En EspaŅol

Q. Who is Mr. Smarty Plants?

A: There are those who suspect Wildflower Center volunteers are the culpable and capable culprits. Yet, others think staff members play some, albeit small, role. You can torture us with your plant questions, but we will never reveal the Green Guru's secret identity.

Help us grow by giving to the Plant Database Fund or by becoming a member

Did you know you can access the Native Plant Information Network with your web-enabled smartphone?


Ask Mr. Smarty Plants

Ask Mr. Smarty Plants is a free service provided by the staff and volunteers at the Lady Bird Johnson Wildflower Center.

Search Smarty Plants
See a list of all Smarty Plants questions
Can't find the answer in our existing FAQs, submit a question to Mr. Smarty Plants.
Need help with plant identification, visit the plant identification page.
rate this answer
Not Yet Rated

Tuesday - May 25, 2010

From: cedar park, TX
Region: Southwest
Topic: Trees
Title: What is eating the leaves of my oak tree in Cedar Park, TX?
Answered by: Jimmy Mills


This one has a couple of arborists stumped. I have clusters of small, light-colored worms on the leaves of an oak tree, but no tents or webs. They are eating the chlorophyll in the leaves, leaving the leaf intact, but white with a gauze-like appearance. I have not been able to find any information online. Can you help? Thank You.


Nice pun.

The worms you are seeing are most likely the larval stage of a group moths known as leafminers. The female lays eggs on the lower surface of the leaf, and when they hatch , the larvae bore inside the leaf and make mines by clearing out the leaf tissue inside the leaf. The second instar is larger and works on the surface of the leaf eating the epidermal cells. This is what makes the leaf transparent. Since the attack is on an oak tree, there are three species that are possible culprits; the Solitary Oak Leafminer (Cameraria hamadryadella), the Gregarious Oak Leafminer (Cameraria cincinnatiella), and the Oak Skeletonizer (Bacculatrix ainsiella).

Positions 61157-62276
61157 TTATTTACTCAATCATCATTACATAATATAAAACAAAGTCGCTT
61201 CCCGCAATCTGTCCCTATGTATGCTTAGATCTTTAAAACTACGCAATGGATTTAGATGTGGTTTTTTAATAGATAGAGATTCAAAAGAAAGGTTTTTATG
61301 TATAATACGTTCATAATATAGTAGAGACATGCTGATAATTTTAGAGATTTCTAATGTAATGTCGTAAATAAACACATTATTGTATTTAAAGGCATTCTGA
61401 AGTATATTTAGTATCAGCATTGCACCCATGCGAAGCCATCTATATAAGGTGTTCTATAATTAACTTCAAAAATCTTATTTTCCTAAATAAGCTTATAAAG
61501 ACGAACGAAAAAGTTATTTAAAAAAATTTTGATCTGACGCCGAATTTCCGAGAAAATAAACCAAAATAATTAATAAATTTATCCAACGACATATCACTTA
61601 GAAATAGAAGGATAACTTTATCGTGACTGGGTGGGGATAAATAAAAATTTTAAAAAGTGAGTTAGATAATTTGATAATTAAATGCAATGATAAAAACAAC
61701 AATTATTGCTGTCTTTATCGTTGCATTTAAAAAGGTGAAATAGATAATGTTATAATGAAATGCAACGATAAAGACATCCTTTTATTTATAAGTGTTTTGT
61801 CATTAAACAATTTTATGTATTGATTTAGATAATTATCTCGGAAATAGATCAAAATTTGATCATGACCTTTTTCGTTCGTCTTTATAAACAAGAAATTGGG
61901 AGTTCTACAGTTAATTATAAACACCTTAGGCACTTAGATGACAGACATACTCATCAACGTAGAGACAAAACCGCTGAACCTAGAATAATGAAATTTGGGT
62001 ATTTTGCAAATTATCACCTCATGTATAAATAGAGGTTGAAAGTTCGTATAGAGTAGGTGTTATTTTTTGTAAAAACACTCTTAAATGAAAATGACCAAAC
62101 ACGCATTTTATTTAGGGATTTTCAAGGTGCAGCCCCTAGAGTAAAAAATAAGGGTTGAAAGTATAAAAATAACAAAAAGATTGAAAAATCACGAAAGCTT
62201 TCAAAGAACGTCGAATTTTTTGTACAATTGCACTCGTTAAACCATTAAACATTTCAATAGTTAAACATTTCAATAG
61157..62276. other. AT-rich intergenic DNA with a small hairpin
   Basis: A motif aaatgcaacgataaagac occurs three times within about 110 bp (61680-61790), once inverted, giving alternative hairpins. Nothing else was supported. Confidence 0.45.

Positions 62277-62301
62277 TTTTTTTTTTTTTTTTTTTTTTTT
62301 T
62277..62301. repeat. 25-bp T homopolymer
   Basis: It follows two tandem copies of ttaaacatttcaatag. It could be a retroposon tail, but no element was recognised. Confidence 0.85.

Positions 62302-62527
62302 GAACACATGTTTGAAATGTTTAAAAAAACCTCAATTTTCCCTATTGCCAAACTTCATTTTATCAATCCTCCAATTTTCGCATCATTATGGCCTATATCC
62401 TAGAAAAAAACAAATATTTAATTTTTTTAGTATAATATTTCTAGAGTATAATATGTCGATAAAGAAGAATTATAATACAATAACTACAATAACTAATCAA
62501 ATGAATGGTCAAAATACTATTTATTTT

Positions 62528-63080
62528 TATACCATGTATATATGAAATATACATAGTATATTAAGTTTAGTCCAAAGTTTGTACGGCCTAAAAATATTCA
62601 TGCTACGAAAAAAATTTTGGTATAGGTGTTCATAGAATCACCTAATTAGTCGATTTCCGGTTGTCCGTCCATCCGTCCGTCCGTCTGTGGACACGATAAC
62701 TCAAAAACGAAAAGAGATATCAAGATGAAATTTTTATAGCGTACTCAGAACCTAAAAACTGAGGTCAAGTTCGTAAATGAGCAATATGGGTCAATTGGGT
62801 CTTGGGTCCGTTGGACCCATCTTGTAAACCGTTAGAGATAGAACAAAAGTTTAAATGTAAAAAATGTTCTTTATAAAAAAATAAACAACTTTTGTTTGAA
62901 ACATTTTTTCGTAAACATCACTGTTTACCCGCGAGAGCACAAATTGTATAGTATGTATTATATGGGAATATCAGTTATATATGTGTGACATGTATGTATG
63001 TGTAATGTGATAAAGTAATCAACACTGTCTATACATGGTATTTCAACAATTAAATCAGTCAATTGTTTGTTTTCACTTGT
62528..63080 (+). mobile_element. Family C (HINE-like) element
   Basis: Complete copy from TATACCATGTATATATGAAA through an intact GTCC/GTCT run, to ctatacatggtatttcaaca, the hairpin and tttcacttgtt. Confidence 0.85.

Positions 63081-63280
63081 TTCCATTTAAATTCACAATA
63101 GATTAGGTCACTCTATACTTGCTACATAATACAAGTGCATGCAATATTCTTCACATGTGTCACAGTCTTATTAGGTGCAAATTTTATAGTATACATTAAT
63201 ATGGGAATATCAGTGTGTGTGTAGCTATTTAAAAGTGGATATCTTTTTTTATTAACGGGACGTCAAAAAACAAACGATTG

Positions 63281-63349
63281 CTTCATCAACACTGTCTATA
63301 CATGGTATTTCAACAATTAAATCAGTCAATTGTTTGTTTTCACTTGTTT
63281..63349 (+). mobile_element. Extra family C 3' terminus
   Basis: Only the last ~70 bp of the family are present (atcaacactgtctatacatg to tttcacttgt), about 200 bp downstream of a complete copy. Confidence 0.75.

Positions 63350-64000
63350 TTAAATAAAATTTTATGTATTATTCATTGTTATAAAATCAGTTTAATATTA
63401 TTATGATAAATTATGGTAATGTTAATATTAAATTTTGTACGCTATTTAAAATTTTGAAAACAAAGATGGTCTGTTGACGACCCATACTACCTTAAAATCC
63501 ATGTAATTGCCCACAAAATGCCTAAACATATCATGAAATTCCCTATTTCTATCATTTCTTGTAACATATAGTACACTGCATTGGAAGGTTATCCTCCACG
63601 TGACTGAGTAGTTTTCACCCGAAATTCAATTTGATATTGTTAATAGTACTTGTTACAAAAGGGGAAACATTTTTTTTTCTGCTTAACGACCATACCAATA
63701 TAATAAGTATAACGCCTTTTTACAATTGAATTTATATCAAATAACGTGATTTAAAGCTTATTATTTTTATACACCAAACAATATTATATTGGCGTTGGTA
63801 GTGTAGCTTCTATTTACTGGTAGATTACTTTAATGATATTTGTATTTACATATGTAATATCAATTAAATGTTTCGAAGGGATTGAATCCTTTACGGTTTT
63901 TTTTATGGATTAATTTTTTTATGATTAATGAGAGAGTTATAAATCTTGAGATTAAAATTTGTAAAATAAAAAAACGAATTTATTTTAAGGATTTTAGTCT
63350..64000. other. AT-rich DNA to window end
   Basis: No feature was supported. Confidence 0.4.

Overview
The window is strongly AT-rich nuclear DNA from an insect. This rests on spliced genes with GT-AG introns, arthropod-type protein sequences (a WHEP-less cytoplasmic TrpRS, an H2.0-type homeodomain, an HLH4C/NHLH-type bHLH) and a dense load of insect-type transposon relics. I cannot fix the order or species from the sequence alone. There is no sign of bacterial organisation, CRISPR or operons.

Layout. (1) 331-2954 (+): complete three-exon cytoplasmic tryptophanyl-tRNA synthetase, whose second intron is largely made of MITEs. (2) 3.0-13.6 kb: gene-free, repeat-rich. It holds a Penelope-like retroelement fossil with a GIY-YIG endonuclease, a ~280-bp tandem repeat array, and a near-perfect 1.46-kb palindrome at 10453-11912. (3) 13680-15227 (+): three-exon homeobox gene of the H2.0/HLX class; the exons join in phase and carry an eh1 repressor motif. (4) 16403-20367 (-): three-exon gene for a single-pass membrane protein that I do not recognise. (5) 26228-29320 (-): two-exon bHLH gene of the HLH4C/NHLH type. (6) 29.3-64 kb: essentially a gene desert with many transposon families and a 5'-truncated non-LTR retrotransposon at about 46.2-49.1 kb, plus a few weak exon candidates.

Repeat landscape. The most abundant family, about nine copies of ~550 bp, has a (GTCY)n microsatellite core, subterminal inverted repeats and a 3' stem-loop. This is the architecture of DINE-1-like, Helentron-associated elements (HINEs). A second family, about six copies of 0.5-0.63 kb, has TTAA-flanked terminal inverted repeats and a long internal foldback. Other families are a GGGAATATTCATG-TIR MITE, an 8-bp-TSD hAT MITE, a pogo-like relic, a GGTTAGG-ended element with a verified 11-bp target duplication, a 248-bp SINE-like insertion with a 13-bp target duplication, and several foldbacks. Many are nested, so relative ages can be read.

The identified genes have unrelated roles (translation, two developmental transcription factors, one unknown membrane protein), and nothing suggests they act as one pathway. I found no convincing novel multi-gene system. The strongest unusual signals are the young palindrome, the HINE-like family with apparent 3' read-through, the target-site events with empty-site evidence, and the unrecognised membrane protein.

Because we are Botanists and our ability to identify insects is limited, I suggest that you contact an Entomologist at the Texas Forest Service for a positive ID of your insect.



More Trees Questions

Removal of burned tree stump from Weir TX
September 24, 2012 - Hello, I am the community manager for Country Glen, LLC In Weir, Texas 5 miles north east of Georgetown Texas. Simple question I need to remove a large Arizona Ash that was burned buy fire I need th...
view the full question and answer

Is the palm tree a true tree?
December 18, 2008 - Hello, There has been constant debate here about the Palm Tree. I'm in Las Vegas and I have heard everything from it not being a true tree but a cacti or a giant thistle?! I've tried to research...
view the full question and answer

Is black olive (Bucida buchera) toxic to people or dogs?
June 02, 2009 - We have what we think is a black olive tree growing in our front yard, which I keep trimmed to about 4 feet high. A bird dropped the seedling in my garden, so I'm not quite sure it's a black olive,...
view the full question and answer

Native trees that will thrive in Amarillo, TX
April 04, 2010 - I need help in finding native Texas trees that will do well in Amarillo's low water and extreme temps.
view the full question and answer

Trees for privacy screen in California
May 31, 2013 - Hi Mr. Smartypants, We are first-time home-buyers of a cute little house and a relatively large lot in Pacific Grove, CA. Unfortunately the neighbors to the north have built a second story with a nic...
view the full question and answer

Smarty Plants's Facebook profile Support the Wildflower Center by Donating Online or Becoming a Member today.

Mr. Smarty Plants wants you to be his Facebook friend. Click the Facebook icon to add yourself to Mr. Smarty Plants list of friends.
© 2015 Lady Bird Johnson Wildflower Center